When 71-year-old Allan Kirby left his home in Somerset West, South Africa, to pick up a prescription medication to treat his diabetes, he didn’t expect to return home without the medication. But since the COVID-19 pandemic has broken out across the world, navigating simple things like running an errand has become difficult in some locations. Have the new rules gone too far? In Kirby’s case at least, yes.
As Kirby was on his way to Somerset Mall where his pharmacy is located, he came across a roadblock, where an officer refused to let him pass. She wanted to know what business he had being out and about during the COVID-19 lockdown, and she didn’t believe him when he said he was going to pick up a prescription.
“I was asked where I was going, and I said to the pharmacy, to fetch my medicine,” says Kirby. “A woman officer then asked me: ‘Where’s your prescription?’ I told her I have an ongoing prescription, which is recorded on the pharmacy’s records.”
The officer told him that if he didn’t have a prescription note in hand as proof of his intentions, she could not allow him to pass. Kirby tried again, telling the officer that he also planned to pick up some groceries, which is another errand citizens are allowed to run during the lockdown. He even showed her his shopping list.
But his words fell on deaf ears. The officer refused to let him pass, and Kirby was fined R500 for “Failure to Confine to Residence” and forced to return home without his medication or his groceries.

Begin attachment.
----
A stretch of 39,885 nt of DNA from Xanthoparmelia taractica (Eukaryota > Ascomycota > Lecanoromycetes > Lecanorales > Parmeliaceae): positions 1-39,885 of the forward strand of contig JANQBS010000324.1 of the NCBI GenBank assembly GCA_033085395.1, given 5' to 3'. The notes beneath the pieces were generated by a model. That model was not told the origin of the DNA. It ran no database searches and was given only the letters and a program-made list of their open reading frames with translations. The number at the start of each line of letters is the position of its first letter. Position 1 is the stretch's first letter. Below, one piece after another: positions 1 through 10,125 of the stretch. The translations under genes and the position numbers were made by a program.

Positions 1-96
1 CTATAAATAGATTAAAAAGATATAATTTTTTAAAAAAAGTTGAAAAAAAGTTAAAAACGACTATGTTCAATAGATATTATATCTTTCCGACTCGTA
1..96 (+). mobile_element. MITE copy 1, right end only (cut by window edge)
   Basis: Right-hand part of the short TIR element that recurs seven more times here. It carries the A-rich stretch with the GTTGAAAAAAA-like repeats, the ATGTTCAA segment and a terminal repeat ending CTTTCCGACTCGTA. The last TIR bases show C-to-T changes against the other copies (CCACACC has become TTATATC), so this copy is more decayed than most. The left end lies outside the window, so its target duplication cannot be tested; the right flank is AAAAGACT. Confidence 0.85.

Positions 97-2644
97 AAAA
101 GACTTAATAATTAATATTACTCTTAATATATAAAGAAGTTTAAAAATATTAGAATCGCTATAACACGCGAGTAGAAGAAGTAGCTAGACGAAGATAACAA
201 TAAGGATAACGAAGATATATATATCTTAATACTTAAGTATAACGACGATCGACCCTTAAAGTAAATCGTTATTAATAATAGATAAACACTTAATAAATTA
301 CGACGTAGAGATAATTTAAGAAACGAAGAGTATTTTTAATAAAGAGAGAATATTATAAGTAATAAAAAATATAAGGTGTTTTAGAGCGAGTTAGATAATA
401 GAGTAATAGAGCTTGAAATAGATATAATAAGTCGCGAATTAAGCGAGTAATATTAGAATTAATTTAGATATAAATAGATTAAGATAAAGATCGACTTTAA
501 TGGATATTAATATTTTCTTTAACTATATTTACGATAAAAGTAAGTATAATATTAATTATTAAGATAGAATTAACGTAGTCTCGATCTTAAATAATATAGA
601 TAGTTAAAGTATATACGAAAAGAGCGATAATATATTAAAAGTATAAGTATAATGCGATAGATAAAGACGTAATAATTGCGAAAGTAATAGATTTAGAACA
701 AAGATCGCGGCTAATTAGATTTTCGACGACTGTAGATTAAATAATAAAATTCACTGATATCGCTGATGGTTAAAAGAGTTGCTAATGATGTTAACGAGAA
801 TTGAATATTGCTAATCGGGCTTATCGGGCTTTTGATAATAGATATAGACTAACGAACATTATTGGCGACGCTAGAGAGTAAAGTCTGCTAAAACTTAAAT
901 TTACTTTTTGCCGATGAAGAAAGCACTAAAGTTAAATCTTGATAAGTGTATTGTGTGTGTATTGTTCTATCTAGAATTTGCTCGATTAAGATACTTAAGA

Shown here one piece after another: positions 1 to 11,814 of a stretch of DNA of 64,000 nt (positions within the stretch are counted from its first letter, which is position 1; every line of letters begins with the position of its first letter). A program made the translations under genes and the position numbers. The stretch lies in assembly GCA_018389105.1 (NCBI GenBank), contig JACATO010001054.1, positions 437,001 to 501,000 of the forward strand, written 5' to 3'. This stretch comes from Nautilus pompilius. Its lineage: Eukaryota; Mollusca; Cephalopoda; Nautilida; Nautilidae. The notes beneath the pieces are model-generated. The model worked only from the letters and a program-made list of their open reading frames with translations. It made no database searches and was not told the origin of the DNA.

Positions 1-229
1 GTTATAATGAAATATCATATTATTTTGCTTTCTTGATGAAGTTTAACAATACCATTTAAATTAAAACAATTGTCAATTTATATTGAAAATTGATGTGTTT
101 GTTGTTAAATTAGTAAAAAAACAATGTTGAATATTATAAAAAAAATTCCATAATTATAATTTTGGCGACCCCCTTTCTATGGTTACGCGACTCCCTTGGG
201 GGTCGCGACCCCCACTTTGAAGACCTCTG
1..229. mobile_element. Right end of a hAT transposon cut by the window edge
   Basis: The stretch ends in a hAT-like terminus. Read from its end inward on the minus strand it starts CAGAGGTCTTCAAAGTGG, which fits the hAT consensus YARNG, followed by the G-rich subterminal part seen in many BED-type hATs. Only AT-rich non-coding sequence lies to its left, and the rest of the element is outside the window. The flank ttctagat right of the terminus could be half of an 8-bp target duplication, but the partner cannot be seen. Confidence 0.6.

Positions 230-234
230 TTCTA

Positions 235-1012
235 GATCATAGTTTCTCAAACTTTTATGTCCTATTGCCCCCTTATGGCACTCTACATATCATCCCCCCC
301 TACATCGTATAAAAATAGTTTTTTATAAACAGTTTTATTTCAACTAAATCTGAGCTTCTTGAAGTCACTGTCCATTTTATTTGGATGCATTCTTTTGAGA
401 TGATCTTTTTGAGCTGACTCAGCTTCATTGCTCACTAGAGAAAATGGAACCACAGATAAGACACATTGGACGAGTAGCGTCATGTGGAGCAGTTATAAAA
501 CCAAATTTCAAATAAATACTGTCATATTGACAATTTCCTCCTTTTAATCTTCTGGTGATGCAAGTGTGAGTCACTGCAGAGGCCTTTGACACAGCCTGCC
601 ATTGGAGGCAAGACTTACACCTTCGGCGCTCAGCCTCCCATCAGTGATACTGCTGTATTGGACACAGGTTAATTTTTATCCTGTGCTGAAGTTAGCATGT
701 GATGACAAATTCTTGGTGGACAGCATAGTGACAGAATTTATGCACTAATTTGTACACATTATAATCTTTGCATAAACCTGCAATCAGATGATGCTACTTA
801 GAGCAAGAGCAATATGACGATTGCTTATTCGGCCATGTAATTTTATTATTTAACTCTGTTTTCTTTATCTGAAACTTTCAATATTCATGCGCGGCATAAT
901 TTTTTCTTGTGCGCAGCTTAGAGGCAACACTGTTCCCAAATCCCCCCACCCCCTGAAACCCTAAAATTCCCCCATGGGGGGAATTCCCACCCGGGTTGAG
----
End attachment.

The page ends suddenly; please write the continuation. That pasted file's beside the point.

“She said: ‘No, you said you were going to the pharmacy. And you don’t have a prescription, so I’m going to fine you,'” remembers Kirby.
Kirby, who has worked as a medical technologist for 45 years, says he’s very aware of the presence of the novel coronavirus and would not have left his home if he hadn’t needed to. But now he’ll have to go to court just to argue his case and hopefully get the medication he needs for his condition.
We hope this situation gets sorted out soon and that others will not have to go through such an awful situation. During these difficult times, it’s important that we all do our part to keep COVID-19 from spreading, but we must also exercise compassion for others—you never know what’s essential for another person.
Elizabeth Nelson is a wordsmith, an alumna of Aquinas College in Grand Rapids, a four-leaf-clover finder, and a grammar connoisseur. She has lived in west Michigan since age four but loves to travel to new (and old) places. In her free time, she. . . wait, what’s free time?